The responsibility of a graphics driverThe main responsibility of a graphics driver is to support the users of your graphics hardware. If you are actually employed by the vendor, your users are those who bought your hardware and who will buy your hardware again if they are satisfied. This is the business case for providing optimal support for your hardware for a given operating system or infrastructure. On top of that, in open source software, the users are more than just the customers, they are also the testers.
Canonicals plan and marketing seem to have worked out quite well over the years, to the extent that half the planet thinks that linux equals ubuntu, and ubuntu probably has the larger part of the linux desktop market. This means that ubuntu users are a sizable portion of Intels userbase, and as a hardware vendor (and only secondarily a maker of display servers), Intel simply cannot afford to refuse to support or even alienate these users. Canonical has decided that Mir will be the primary display server on future Ubuntu releases, and this in turn means that Intel has an obligation to support Mir.
The Xmir patch to the Intel graphics driver seems rather minimal and not very invasive. There also seems or seemed, as the case may be now, direct communication between Intels graphics driver developers and Ubuntus developers. As Mir will ship on the next Ubuntu versions, there will be a large amount of users which will test the Xmir code in the Intel graphics driver. There is no chance that the Xmir code will bitrot for the foreseeable future, and Intels own investment in this code will be minimal.
The real art of writing good drivers is to provide for quick and painless debugging. Graphics hardware is complex, the drivers for this hardware are also complex, and neither is ever perfect, so one has to work hard to maximize the chance for bug resolution. This means easy communication with users, and giving the user an easy route to test changes so that proper feedback can be provided quickly. If you fail to make it easy enough for users, you will simply not get your bugs fixed, and the higher the resolution threshold becomes, the worse your driver will become.
By not carrying this patch, Intel forces Ubuntu users to only report bugs to Ubuntu, which then means that only few bug reports will filter through to the actual driver developers. At the same time, Ubuntu users cannot simply test upstream code which contains extra debugging or potential fixes. Even worse, if this madness continues, you can imagine Intel stating to its customers that they refuse to fix bugs which only appear under Mir, even though there is a very very high chance of these bugs being real driver bugs which are just exposed by Mir.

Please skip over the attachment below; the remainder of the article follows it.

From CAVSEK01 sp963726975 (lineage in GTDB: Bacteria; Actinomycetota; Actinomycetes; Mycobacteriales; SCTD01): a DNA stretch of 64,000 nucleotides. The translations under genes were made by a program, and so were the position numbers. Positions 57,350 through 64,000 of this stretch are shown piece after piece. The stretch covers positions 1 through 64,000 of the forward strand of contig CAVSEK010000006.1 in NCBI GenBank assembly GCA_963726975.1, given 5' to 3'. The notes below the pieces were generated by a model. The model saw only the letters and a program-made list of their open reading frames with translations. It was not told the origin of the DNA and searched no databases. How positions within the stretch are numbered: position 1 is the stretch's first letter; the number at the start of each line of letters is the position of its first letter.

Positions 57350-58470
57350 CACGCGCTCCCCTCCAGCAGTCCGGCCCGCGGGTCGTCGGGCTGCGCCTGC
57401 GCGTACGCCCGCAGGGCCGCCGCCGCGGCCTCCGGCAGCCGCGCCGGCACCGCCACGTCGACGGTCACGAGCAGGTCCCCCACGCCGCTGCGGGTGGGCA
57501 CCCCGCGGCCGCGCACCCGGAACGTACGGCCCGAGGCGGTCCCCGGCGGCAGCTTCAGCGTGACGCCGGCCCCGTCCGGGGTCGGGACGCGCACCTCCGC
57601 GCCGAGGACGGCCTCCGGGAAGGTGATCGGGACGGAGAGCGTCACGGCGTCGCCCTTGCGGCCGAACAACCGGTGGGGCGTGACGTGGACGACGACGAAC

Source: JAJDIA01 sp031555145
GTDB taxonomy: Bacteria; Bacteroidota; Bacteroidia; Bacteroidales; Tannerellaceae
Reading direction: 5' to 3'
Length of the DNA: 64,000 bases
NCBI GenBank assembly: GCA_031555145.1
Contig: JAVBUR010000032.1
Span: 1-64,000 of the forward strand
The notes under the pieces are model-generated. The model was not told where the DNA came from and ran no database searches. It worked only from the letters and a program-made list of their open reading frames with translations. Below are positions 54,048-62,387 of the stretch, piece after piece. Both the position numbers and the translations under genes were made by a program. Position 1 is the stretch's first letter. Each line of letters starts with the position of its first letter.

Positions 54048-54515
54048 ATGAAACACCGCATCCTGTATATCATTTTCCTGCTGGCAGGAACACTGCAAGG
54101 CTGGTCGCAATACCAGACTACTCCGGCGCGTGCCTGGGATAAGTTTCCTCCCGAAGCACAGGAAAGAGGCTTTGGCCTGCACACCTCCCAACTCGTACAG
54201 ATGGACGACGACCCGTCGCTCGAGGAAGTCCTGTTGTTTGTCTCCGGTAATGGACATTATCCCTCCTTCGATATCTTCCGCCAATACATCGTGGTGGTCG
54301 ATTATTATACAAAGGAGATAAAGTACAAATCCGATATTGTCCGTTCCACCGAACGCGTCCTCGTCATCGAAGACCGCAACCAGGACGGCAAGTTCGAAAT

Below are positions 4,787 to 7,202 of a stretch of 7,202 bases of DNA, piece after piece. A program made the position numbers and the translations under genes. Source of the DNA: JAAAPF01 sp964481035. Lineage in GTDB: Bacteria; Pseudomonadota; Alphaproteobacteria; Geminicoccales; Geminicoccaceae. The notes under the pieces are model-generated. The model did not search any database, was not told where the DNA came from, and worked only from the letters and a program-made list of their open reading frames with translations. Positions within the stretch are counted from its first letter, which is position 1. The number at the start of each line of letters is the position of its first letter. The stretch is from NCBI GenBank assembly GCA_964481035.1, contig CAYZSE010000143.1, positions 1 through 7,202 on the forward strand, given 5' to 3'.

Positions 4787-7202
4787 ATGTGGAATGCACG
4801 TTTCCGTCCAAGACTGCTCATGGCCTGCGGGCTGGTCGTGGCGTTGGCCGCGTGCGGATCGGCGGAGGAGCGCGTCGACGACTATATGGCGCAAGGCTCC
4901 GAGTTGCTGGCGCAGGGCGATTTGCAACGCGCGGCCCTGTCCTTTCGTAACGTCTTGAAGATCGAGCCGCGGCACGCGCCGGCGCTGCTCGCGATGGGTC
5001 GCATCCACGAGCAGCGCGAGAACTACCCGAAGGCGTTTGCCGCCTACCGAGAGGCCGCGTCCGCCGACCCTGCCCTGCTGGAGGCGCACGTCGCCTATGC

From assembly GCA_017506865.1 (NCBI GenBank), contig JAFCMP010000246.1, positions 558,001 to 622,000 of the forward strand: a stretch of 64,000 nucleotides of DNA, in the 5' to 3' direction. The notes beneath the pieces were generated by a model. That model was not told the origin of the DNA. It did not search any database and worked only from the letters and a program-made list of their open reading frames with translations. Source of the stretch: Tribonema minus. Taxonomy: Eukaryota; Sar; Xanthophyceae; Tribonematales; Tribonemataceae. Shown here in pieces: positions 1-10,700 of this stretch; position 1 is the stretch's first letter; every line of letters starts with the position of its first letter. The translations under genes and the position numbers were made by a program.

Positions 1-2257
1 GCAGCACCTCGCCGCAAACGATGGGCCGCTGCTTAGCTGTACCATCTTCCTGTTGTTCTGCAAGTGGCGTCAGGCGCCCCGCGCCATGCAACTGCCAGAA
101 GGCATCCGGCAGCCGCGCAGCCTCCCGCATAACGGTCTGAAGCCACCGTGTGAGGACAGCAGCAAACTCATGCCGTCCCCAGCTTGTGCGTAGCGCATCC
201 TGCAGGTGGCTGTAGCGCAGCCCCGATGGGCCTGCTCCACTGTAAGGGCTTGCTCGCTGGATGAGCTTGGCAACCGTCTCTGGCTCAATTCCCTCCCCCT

The reality of the matter is, Intel is hurting its own graphics driver more than it could potentially hurt Mir or Canonical.
The andriodization of linuxThe biggest installed base of Linux is android, and it is bigger by many orders of magnitude. Sadly the linux which we call android is little more than the linux kernel and some new-ish (mostly) open source infrastructure on top. While this, to some extent, is quite the boon for open source software, it also holds a major threat. If we are not careful, we get fully locked hardware. We are only sporadically able to enforce the GPL on the kernel, and we have no chance at all to get open source userspace drivers. This limits the usefulness of the now ubiquitous linux hardware out there, and with the way the desktop and mobile are evolving, this will soon limit the availability of hardware for which more-or-less complete open source is available. On top of that, all those electronics companies that are churning out hardware at an amazing rate, they are either unable to see the advantages of actively contributing to open source, or they are having a very hard time in learning how to do so.
This is exactly why I created the lima driver, and why some other brave souls created their respective GPU reverse engineering projects. We recognized this danger, and are sacrificing a large portion of our lives trying to prevent catastrophe. And even though things are not going as fast or as smooth as we expected, we have come a very long way.
Things took a wrong turn a while back though. In an effort to create a stopgap solution, Jolla developer Munk created libhybris, a wrapper library which allows the usage of android drivers on top of glibc, and thus on a normal linux installation. I find this hack pretty dangerous, as it makes all vendors complacent, and it cements the android way of working and the it makes binary drivers the default. Our biggest open source hopes for mobile; Sailfish, Firefox-OS and Ubuntu-Phone Mir readily embraced this way of working.
I have, so far, not seen anything from either Jolla, The Mozilla Foundation or Canonical, along the lines of active support of the route we have chosen with open ARM GPU drivers, and we've been at it for quite some time now. Those companies are more dependent on open source software than your average android vendor, and know how to do things the open source way, but they have fully embraced the binary drivers built for android only, with no signs of them wanting to change this.
The only reason why I favour Wayland over Mir is that Canonical immediately chose the libhybris route with Mir. Wayland currently has patches for libhybris, so soon Wayland sadly will have sunk to Mirs level as well, from a graphics driver point of view.
Intel employs a small army for their open source software, and specifically for their open source graphics driver. But Intel also has other teams working on graphics drivers, and while I am not certain, I do think that Intel ships binary only drivers on their android devices.
Canonical is happy with using libhybris, but currently would prefer to use a proper graphics driver for their future products. This preference now got significantly reduced. Intel now potentially has driven one of the last big users of open source graphics drivers to exclusively using android binaries as well, seriously reducing the relevance of its own OSTC driver developer team in the process.
The low roadUp until now, intel had the moral high ground in the Wayland versus Mir situation. With the simple decision to revert the Xmir patch, this situation now got reversed.